Efficient Market Hypothesis

1641 Words Apr 26th, 2008 7 Pages
Efficient Market Hypothesis
When establishing financial prices, the market is usually deemed to be well-versed and clever. In a stock market, stocks are based on the information given and should be priced at the accurate level. In the past, this was supposed to be guaranteed by the accessibility of sufficient information from investors. However, as new information is given the prices would shift. “Free markets, so the hypothesis goes, could only be inefficient if investors ignored price sensitive data. Whoever used this data could make large profits and the market would readjust becoming efficient once again” (McMinn, 2007, ¶ 1). This paper will identify the different forms of EMH, sources supporting and refuting the EMH and finally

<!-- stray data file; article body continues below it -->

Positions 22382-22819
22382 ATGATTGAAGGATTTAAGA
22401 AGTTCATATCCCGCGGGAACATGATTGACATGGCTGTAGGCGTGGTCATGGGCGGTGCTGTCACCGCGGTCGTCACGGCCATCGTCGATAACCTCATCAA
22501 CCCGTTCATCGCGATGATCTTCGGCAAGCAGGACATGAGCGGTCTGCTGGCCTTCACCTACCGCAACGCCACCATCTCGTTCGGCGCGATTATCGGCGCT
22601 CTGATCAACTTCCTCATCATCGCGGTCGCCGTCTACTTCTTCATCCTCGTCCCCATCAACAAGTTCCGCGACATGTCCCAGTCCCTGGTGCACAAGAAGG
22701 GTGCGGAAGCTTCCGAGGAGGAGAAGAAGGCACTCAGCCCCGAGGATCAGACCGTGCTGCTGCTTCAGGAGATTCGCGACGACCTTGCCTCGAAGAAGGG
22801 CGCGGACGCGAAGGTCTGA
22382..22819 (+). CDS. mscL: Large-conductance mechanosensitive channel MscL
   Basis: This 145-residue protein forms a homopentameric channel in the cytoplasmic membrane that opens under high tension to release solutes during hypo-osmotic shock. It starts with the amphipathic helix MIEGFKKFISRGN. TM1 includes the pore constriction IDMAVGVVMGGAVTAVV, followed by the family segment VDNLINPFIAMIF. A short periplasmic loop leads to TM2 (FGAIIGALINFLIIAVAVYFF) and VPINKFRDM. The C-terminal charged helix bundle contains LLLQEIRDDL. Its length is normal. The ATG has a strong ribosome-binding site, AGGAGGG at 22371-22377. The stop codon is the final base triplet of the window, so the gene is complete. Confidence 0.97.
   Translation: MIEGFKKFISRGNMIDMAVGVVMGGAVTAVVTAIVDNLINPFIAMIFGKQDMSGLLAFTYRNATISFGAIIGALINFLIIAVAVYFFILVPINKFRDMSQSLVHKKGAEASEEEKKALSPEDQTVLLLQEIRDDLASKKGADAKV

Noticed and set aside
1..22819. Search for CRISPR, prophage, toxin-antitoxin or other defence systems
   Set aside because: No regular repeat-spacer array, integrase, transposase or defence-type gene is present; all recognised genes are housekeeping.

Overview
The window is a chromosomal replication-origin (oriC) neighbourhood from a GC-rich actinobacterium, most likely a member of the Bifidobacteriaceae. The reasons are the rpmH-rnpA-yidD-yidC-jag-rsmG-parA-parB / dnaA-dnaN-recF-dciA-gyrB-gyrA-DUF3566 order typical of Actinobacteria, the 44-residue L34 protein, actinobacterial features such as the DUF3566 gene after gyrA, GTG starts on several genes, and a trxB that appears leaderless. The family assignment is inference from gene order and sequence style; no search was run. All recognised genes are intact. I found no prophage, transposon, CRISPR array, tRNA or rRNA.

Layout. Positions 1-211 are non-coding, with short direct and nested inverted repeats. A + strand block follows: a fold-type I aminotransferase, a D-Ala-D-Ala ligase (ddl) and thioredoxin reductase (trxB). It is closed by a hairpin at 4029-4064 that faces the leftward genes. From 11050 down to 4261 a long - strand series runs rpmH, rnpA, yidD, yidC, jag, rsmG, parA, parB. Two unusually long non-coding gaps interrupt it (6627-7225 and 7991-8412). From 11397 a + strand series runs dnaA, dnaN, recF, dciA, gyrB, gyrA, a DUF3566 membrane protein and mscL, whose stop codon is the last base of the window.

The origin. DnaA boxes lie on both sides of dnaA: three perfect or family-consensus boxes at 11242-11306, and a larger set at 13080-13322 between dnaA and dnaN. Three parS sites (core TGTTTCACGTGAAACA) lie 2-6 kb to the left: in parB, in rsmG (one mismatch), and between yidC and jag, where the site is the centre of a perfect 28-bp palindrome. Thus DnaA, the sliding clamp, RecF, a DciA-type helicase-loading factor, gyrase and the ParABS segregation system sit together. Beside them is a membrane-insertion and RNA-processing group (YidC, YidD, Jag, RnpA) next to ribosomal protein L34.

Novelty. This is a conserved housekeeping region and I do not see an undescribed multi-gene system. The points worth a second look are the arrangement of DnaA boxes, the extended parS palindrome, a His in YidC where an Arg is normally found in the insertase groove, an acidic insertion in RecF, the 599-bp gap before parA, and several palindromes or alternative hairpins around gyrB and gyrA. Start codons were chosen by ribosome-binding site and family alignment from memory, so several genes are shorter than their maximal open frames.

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This statement assumes that the stocks can reach their intrinsic value everyday assuming that there are full information and no market failures. Jensen’s statement allows investors to speculate about the market. Being able to speculate about the market is good because it allows more trading and speculation resulting in a more efficient market. Sources refuting the efficient market hypothesis Over time as people began to analyze the efficient market hypothesis it appears that several anomalies in the capital market were discovered. One of the anomalies discovered was the January Effect. According to Kolahi (2006), Rozeff and Kinney were the first to observe the January Effect anomaly. In the January Effect it was discovered that the return on common stocks were especially high during January compared to other months. The way that the January Effect works is that investors would sell their small cap stocks at the end of the year to write off their losses during the end of December and the first week of January. This effect went against the EMH because the EMH states that the stock prices cannot be predicted but the January Effect proved otherwise. There were many arguments made against the efficient market hypothesis by Grossman and Stiglitz. “Grossman and Stigliz argued that perfectly efficient markets could only exist if there was no cost to

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